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MoMA Announces Publication on Japanese Structural Design from 1950 Through Today

The Museum of Modern Art

The Museum of Modern Art is proud to announce the publication of Structured Lineages: Learning from Japanese Structural Design, edited by Guy Nordenson. Originally delivered as talks at a symposium held at The Museum of Modern Art in 2016, on the occasion of the exhibition A Japanese Constellation: Toyo Ito, SANAA, and Beyond, the 10 essays gathered in this volume offer insight into the collaborations between architects and structural engineers that engendered many of the most important buildings erected in Japan after 1945, with special focus on the work of Kawaguchi Mamoru, Kimura Toshihiko, Matsui Gengo, Saitō Masao, Sasaki Mutsurō, and Tsuboi Yoshikatsu.

Charting a largely unexplored history in a manner at once scholarly and accessible, these conversations and essays—each accompanied by an expansive array of archival and contemporary photographs—illustrate how fluidly the innovations of this collaborative tradition passed from one generation to the next. Some of Japan’s most recognizable, globally influential designs are traced to their origins in a mentor’s earlier experiments. The diverse backgrounds of the scholars and engineers who contributed to Structured Lineages inform the book’s uniquely international perspective on the spirit of creativity and cooperation that arose in Japan in the latter half of the 20th century and persists in Japanese architectural practices to this day. Our appreciation of many of the most extraordinary architectural achievements in Japan would be incomplete, even distorted, this volume argues, without a better understanding of the impact of structural engineers on architectural form.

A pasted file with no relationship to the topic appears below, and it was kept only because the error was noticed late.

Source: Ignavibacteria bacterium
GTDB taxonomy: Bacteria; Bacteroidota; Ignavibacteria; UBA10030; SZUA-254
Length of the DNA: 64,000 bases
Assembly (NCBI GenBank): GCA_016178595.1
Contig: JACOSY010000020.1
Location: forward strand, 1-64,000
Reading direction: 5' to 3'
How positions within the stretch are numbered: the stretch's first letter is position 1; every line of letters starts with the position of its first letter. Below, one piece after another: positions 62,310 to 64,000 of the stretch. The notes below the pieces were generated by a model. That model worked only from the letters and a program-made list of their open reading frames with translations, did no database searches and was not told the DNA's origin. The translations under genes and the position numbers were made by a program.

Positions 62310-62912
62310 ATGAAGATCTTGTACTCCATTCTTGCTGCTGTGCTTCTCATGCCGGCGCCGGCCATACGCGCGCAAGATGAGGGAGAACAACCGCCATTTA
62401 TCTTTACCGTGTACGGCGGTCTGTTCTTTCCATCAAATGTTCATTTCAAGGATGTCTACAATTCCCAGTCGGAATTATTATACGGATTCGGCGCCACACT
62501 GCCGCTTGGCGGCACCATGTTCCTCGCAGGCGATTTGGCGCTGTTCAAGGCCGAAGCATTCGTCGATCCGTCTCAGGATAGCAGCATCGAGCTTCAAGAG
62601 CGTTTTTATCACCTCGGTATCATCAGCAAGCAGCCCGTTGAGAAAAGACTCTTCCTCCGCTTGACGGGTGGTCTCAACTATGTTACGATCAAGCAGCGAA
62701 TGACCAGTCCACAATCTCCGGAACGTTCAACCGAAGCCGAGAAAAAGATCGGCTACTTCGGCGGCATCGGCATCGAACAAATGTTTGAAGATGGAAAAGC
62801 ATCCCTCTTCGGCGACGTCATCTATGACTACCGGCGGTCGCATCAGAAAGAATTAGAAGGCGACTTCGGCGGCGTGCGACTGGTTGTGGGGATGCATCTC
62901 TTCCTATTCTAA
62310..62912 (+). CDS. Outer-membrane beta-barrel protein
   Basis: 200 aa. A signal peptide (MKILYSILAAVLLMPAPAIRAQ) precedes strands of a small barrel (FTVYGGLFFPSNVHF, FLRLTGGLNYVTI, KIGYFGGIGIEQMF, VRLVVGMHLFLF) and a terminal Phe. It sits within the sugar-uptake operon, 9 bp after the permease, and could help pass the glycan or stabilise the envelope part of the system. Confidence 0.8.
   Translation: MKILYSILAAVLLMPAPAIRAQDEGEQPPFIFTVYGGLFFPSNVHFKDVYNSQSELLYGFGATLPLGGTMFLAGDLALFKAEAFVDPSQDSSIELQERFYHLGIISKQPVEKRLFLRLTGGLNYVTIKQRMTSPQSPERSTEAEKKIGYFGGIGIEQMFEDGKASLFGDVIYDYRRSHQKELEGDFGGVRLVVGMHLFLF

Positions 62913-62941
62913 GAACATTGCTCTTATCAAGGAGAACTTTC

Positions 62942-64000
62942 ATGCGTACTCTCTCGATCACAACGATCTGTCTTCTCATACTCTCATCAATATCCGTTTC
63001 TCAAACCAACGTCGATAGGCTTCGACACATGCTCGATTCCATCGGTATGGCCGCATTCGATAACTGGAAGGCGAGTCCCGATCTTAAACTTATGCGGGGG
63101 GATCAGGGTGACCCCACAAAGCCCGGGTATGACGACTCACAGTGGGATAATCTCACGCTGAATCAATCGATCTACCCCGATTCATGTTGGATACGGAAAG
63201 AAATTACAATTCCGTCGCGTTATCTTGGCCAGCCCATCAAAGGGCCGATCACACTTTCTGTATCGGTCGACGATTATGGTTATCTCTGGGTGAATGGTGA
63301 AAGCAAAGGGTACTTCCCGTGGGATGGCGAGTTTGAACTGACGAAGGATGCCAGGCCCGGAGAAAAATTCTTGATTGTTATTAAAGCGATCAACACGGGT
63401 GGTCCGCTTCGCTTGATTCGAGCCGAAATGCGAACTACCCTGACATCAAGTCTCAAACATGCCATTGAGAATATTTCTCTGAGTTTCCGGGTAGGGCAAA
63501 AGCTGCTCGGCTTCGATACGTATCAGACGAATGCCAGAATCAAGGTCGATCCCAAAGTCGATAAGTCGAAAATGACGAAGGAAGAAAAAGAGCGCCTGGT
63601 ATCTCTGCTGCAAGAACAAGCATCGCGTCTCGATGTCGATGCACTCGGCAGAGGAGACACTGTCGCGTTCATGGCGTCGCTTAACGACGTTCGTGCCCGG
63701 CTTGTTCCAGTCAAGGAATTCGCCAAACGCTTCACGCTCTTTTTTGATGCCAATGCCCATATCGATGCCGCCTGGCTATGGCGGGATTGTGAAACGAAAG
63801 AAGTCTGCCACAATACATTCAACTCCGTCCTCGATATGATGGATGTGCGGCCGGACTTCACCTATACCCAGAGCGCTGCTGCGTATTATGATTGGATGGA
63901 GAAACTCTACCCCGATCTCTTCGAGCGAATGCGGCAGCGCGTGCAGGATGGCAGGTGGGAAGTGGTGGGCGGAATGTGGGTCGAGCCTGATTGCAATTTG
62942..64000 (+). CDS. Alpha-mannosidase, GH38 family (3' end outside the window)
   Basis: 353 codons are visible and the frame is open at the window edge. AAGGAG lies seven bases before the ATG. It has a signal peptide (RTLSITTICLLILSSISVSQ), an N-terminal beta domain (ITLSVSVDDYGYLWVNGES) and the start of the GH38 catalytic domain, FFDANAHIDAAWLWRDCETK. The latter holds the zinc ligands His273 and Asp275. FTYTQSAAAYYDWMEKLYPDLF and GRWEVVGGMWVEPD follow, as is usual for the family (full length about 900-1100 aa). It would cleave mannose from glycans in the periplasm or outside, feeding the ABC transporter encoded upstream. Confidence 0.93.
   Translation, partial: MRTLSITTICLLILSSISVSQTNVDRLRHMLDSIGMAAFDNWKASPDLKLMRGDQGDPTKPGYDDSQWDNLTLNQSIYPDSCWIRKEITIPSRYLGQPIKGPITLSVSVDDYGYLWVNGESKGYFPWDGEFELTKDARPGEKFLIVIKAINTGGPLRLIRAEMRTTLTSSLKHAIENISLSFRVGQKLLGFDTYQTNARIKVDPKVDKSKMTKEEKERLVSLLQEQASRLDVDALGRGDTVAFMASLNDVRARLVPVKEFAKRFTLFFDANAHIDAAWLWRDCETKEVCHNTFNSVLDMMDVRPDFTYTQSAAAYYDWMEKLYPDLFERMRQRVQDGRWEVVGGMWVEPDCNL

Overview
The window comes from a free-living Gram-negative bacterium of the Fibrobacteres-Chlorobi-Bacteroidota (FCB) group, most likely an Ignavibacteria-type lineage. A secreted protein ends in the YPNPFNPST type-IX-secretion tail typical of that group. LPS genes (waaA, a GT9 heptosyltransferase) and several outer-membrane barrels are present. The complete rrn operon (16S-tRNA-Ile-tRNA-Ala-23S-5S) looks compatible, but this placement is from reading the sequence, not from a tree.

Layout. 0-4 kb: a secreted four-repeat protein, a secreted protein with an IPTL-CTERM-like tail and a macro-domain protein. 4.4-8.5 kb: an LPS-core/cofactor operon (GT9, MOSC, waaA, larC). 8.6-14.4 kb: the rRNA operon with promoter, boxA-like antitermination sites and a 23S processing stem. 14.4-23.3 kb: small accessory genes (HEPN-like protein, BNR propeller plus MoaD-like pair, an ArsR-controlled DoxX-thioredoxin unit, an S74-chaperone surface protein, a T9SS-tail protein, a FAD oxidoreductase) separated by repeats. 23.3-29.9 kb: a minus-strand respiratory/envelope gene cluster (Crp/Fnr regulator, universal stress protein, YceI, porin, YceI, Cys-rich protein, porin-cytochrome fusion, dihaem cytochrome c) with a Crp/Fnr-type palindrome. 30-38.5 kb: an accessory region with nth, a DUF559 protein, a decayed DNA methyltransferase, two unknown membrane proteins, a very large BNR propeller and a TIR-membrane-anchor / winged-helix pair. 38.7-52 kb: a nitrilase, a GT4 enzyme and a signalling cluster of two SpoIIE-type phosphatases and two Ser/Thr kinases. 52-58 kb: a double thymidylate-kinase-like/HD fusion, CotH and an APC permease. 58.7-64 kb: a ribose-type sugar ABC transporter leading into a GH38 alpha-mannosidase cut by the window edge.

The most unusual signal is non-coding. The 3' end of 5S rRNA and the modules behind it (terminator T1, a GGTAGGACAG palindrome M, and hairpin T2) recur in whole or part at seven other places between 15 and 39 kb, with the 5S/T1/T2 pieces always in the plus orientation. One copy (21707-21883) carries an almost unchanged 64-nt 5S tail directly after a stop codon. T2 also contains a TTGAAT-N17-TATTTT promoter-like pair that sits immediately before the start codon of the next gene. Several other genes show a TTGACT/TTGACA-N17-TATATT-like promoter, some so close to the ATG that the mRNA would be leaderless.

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Kawaguchi Mamoru (architect and engineer). Fuji Pavilion, Expo ’70, Osaka. Exterior view. Completed 1970. Courtesy Kawaguchi & Engineers

Maekawa Kunio and Le Corbusier in Maekawa’s office with Kimura Toshihiko at left in November 1955. Courtesy Mayekawa Associates, Architects & Engineers

Tange Kenzō (architect). Tsuboi Yoshikatsu (engineer). Ehime Prefectural Citizens’ Hall. Interior view. Completed 1953. Photograph by Hirayama Chuji. Tange Associates/Hirayama Chuji

Tange Kenzō (architect). Tsuboi Yoshikatsu (engineer). Saint Mary’s Cathedral, Tokyo. Interior view. Completed 1964. Photograph by Morio. Morio under CC-BY-SA-3.0, from Wikimedia Commons

Kawaguchi Mamoru, architect and engineer. Expo ’70 Fuji Group Pavilion, Osaka, Japan. Completed 1970. Photograph by Kawaguchi Mamoru. Courtesy Kawaguchi & Engineers

Murata Yutaka (architect). Kawaguchi Mamoru (engineer). 12th World Orchids Conference Pavilions, Kanagawa Prefecture. Interior view. Completed 1987. Photograph by Kawaguchi Mamoru. Courtesy Kawaguchi & Engineers

Kawaguchi Mamoru (architect and engineer). Fureai Dome, Nagano Prefecture. Interior view. Completed 1997. Photograph Kenta Mabuchi. Kenta Mabuchi under CC BY-SA 2.0, via Wikimedia Commons

Kajima Design. Saitō Masao (engineer). Izumo Dome, Shimane. Interior view. Completed 1992. Photograph Kenta Mabuchu. Kenta Mabuchi under CC BY-SA 2.0, via Wikimedia Commons

Itō Tōyō (architect). Sasaki Mutsurō (engineer). Meiso no Mori (Forest of Meditation) crematorium, Gifu Prefecture. Exterior view. Completed 2006. Photograph courtesy Toyo Ito & Associates, Architects. Toyo Ito & Associates, Architects

Junzo Yoshimura. Japanese Exhibition House, The Museum of Modern Art. Exhibited 1954-55. Photograph by Soichi Sunomi, courtesy of The Museum of Modern Art Department of Architecture and Design. Soichi Sunomi/The Museum of Modern Art, New York